I set up a barbecue propane tank and lock it at my onboard propane tank connection. This allows me to easily swap out tanks and I rarely have to fill the onboard tank. A propane tee adapter kit was installed to make this an option for me.
I have manual pull-out steps, and one is missing. I swing out the first level and I place the homemade step below that. Commercial options are also available for RV steps.
Do a quick run through the inside to make sure everything is on an operating correctly
Inside the RV, turn on the water heater and light any pilot lights needed. If you're on shore power, make sure your battery switch is ON. My motorhome only charges the onboard batteries when the switch is on.
I like to double check that the fridge is still on, and I turn on the RV fridge fan. Check out our RV fridge fan article to see buying one is worth it for you.
Open any windows you'd like open. It's a good idea to leave the bathroom window open if the temperatures allow it, since there isn't much circulation in there.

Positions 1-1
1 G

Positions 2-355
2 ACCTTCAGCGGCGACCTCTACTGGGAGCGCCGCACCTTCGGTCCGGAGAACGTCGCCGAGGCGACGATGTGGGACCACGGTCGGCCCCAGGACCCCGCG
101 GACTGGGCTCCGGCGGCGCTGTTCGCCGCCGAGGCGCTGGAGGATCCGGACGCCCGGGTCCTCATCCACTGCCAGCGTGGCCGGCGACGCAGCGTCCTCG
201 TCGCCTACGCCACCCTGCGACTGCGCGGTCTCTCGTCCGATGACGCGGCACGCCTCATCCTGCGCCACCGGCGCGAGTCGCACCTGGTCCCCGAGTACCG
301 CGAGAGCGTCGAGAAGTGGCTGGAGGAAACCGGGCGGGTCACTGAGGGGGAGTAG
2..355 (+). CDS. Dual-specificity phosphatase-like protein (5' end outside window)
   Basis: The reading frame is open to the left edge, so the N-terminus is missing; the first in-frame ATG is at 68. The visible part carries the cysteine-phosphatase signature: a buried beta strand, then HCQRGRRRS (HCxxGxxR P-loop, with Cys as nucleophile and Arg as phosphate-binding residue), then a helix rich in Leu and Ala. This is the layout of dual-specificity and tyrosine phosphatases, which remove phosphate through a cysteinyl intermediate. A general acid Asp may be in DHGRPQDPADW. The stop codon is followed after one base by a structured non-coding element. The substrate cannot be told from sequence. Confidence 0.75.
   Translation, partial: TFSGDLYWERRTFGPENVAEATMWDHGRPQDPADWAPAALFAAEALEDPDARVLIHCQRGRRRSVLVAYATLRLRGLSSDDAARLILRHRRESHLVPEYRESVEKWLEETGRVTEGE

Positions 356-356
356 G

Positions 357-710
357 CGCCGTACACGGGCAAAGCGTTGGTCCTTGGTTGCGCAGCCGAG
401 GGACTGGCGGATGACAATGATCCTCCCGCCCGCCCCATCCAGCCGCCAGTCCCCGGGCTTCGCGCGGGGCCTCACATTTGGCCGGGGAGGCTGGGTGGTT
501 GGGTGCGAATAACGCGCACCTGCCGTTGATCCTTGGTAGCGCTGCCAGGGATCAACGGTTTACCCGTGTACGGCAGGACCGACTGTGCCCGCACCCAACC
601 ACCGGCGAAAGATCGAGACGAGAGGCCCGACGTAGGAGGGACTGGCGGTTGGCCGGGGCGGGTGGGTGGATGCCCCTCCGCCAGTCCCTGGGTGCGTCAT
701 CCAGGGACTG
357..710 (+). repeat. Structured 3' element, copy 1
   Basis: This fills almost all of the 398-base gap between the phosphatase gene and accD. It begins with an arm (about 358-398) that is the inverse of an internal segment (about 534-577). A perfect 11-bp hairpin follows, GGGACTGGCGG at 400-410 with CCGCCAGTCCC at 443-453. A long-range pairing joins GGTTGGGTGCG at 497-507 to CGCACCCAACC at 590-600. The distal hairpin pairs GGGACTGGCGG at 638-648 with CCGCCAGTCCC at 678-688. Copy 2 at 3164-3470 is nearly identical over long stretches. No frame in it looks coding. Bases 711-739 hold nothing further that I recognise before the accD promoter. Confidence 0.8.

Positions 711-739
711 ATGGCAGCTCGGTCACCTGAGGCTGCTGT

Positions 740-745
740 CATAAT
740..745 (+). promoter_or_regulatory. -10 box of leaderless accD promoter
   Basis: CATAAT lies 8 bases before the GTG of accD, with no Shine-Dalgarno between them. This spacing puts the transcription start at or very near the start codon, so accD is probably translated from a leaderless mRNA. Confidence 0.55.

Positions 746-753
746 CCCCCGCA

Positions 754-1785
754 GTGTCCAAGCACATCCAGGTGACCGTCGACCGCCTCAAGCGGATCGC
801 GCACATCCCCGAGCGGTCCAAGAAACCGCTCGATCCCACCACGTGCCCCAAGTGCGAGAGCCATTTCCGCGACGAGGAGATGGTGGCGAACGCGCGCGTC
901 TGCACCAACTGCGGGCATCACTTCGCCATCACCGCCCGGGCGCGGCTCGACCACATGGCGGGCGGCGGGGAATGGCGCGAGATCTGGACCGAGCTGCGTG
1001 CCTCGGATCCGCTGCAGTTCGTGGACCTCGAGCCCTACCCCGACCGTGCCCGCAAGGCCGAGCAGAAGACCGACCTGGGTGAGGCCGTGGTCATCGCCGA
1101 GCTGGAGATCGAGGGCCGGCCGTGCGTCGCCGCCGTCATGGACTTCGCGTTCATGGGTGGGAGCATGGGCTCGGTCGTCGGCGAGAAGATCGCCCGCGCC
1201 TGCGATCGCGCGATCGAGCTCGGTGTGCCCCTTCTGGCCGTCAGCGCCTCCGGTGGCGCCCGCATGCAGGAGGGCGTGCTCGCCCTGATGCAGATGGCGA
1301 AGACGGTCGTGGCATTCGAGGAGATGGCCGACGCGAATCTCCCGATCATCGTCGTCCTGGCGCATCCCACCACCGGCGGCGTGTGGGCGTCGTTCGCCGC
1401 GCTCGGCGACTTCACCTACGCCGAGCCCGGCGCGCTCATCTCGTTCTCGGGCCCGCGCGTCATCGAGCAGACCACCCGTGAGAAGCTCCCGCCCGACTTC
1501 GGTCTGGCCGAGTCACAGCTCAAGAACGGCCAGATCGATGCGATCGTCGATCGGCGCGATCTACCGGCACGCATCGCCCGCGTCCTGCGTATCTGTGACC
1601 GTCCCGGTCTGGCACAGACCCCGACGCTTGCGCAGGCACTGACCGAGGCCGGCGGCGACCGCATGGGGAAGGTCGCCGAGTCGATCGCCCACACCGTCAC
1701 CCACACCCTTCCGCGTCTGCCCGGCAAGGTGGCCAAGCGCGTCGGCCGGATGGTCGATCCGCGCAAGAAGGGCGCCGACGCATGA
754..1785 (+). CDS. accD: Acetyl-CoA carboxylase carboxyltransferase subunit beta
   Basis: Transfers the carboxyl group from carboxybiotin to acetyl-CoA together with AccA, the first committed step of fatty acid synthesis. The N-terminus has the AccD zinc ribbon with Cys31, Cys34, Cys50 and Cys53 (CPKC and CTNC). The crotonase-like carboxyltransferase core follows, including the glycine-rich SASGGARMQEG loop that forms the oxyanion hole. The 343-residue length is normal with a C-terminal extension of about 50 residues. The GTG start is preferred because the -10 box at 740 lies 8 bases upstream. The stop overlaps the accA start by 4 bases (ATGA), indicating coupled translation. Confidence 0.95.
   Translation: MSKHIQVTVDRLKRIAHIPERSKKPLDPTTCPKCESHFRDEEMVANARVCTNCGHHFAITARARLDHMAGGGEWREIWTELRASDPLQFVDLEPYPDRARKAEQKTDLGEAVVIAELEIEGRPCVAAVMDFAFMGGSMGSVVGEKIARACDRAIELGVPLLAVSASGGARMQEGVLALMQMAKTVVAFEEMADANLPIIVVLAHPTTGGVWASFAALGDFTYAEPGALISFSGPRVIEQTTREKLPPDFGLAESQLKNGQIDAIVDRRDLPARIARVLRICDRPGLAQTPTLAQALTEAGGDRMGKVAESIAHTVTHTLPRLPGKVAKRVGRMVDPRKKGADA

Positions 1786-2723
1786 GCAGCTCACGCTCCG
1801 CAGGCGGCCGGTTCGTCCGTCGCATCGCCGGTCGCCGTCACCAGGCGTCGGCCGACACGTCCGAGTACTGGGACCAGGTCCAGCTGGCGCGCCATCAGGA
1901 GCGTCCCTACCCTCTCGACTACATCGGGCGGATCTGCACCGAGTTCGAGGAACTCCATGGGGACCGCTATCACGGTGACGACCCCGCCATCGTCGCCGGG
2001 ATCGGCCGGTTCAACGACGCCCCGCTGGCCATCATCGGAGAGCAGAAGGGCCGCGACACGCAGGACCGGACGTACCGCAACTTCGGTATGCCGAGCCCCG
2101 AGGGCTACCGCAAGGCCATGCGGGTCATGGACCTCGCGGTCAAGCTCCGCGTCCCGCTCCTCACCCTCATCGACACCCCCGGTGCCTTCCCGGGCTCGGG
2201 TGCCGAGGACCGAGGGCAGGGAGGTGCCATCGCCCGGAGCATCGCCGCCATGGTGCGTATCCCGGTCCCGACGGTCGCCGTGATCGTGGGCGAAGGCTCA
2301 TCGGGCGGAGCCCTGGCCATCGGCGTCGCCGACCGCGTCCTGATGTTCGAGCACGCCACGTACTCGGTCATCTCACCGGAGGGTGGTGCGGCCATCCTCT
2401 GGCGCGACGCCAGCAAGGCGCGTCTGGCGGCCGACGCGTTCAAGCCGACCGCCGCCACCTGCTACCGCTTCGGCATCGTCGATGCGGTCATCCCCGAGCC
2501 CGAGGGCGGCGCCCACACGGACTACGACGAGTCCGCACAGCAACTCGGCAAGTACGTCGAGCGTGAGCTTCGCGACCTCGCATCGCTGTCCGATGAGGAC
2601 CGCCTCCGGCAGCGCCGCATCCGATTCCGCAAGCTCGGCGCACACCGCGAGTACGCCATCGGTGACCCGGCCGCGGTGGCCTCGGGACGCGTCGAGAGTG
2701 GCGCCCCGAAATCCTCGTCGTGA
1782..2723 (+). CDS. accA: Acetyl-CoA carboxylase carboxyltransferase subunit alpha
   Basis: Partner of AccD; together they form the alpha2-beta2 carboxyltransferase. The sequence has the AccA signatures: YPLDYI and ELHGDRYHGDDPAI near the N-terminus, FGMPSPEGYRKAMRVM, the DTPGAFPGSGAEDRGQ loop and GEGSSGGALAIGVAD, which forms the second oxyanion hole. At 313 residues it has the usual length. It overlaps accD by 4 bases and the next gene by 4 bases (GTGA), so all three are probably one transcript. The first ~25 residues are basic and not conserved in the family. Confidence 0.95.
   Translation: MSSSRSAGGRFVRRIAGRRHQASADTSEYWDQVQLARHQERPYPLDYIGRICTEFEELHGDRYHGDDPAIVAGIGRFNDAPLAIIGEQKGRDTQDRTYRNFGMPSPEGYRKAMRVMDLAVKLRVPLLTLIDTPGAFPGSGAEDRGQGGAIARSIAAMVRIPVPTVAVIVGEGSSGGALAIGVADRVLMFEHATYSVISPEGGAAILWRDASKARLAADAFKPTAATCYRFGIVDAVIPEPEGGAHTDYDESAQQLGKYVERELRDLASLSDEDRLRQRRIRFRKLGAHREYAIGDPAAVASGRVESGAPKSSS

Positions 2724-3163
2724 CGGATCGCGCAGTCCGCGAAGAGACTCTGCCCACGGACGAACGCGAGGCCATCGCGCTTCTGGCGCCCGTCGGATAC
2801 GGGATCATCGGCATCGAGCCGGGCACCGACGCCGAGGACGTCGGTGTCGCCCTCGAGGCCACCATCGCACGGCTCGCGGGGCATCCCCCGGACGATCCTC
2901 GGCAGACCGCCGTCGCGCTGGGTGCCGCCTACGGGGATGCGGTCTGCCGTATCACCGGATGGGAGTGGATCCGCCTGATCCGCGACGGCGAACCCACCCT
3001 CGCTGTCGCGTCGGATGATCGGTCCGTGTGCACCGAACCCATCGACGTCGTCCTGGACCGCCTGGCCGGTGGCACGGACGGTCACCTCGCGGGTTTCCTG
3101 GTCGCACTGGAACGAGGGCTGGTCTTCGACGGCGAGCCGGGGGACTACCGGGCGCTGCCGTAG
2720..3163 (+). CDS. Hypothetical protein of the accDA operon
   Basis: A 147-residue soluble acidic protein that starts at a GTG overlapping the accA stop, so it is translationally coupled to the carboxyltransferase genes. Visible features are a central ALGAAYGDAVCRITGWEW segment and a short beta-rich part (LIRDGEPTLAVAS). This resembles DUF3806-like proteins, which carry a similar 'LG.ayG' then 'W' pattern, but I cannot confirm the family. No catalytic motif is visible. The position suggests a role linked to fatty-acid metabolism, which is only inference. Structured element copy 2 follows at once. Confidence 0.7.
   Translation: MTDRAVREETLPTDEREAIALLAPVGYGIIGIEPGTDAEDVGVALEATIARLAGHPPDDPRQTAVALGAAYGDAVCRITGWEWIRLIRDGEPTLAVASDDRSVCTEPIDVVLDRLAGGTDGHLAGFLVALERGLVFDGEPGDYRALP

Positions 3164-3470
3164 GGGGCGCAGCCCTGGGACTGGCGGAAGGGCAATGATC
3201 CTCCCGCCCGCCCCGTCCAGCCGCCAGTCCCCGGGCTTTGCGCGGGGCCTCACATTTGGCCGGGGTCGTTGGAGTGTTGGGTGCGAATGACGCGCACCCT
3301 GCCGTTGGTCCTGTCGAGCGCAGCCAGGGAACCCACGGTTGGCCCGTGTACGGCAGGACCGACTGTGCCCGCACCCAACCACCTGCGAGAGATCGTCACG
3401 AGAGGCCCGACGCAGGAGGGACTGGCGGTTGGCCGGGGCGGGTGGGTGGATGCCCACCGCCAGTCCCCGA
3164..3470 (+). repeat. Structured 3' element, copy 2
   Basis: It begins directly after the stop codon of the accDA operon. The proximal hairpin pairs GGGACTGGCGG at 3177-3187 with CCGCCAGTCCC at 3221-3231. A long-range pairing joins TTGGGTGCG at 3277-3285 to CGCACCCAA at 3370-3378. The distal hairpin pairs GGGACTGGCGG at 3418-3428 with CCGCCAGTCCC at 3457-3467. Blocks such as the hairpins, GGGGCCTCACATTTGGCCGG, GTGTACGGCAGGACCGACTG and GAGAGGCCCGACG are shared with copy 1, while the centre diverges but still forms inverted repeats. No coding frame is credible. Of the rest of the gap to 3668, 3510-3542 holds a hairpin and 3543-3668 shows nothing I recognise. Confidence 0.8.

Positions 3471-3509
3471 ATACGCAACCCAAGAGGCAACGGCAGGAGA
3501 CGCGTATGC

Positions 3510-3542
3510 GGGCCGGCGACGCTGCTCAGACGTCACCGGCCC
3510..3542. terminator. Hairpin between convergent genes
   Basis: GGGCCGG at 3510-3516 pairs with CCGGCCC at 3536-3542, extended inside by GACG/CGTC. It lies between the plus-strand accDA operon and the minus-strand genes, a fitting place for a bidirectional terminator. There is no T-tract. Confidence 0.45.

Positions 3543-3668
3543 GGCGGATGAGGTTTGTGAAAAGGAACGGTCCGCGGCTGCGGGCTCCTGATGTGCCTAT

Next, install any privacy screens that you'd like. We have a windshield cover for the front end. People walking by can't just look through our entire RV, which makes us feel more comfortable.
Now scan over your entire RV & Travel Trailer setup checklist to make sure all steps are complete. All done? Looks like you're ready to start the fun!
Download the RV & Travel Trailer setup checklist we use right here, go ahead and use it yourself or edit it for your needs.